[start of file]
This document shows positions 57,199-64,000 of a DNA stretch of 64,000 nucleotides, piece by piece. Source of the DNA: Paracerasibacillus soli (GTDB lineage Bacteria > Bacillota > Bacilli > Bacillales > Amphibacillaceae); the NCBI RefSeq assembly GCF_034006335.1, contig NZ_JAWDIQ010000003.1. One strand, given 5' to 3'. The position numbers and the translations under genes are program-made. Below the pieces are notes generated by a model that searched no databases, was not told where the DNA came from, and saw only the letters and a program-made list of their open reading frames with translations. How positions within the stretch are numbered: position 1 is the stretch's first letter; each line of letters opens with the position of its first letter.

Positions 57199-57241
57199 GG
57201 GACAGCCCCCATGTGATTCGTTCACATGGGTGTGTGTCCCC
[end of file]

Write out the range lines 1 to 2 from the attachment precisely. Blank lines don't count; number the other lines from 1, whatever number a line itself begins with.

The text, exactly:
This document shows positions 57,199-64,000 of a DNA stretch of 64,000 nucleotides, piece by piece. Source of the DNA: Paracerasibacillus soli (GTDB lineage Bacteria > Bacillota > Bacilli > Bacillales > Amphibacillaceae); the NCBI RefSeq assembly GCF_034006335.1, contig NZ_JAWDIQ010000003.1. One strand, given 5' to 3'. The position numbers and the translations under genes are program-made. Below the pieces are notes generated by a model that searched no databases, was not told where the DNA came from, and saw only the letters and a program-made list of their open reading frames with translations. How positions within the stretch are numbered: position 1 is the stretch's first letter; each line of letters opens with the position of its first letter.

Positions 57199-57241